Numerous companies have incorporated a review system into their e-commerce process to collect this feedback. This way, they can get instant insight into how their customers feel and if they have ideas on how to improve your product or service. Plus, making your customers voice a focal point of your business will do wonders for your online presence. Whether you’re sending out email newsletters with a review us feature on the bottom or have an onsite pop-up asking for feedback, customer feedback needs to remain top of mind for your organization.
Ask and you shall receive
At the end of the day, your customers should be at the center of your business. To truly improve your product, you should be valuing what they have to say and keep them in the loop on the goings on of your brand. Both sides, customer and company, reap the reward when you keep communication open. Having this communication will create brand advocates that help your brand to shine.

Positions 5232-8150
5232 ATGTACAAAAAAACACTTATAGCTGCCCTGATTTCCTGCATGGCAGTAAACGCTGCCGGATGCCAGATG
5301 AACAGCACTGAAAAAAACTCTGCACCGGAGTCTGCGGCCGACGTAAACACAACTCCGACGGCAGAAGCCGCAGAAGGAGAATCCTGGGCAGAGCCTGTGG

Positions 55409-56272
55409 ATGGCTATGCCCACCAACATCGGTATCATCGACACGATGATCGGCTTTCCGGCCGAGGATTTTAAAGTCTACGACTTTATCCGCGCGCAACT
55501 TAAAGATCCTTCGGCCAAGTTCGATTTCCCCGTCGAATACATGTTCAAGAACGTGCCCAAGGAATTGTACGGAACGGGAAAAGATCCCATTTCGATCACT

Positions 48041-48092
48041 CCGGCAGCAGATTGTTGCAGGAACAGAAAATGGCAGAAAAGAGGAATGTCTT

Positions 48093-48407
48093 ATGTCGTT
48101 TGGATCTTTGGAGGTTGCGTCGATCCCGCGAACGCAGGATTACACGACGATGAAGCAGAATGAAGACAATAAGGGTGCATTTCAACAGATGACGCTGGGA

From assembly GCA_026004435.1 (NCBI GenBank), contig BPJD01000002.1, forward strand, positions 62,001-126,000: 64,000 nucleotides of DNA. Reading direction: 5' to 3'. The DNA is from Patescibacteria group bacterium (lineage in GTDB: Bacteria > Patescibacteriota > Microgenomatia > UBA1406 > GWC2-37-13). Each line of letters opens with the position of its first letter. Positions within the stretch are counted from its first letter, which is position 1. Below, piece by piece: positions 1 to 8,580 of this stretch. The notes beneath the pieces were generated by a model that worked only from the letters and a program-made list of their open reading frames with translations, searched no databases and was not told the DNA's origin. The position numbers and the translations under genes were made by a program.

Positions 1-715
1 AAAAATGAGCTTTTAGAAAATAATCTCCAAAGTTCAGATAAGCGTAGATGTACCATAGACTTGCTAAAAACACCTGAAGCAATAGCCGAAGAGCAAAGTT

Customer Success Around the Web
- The Pandemic Work Model for Renewing Recurring Revenue– A poll conducted this month suggests that Renewal Specialist and CSM organizations are built to thrive in a remote / digital business environment.
- Customer Orientation: What It Is and How to Implement It– Dive into what customer orientation is, how to implement it, and examples that can put it in perspective.
- 7 Loyalty Program Types: Which Is Right For You?– An interesting way to establish a core customer base is adopting a genuine customer loyalty program.
Fighting Churn is a newsletter of inspiration, ideas and news on customer success, churn, renewal and other stuff and is curated by ChurnZero.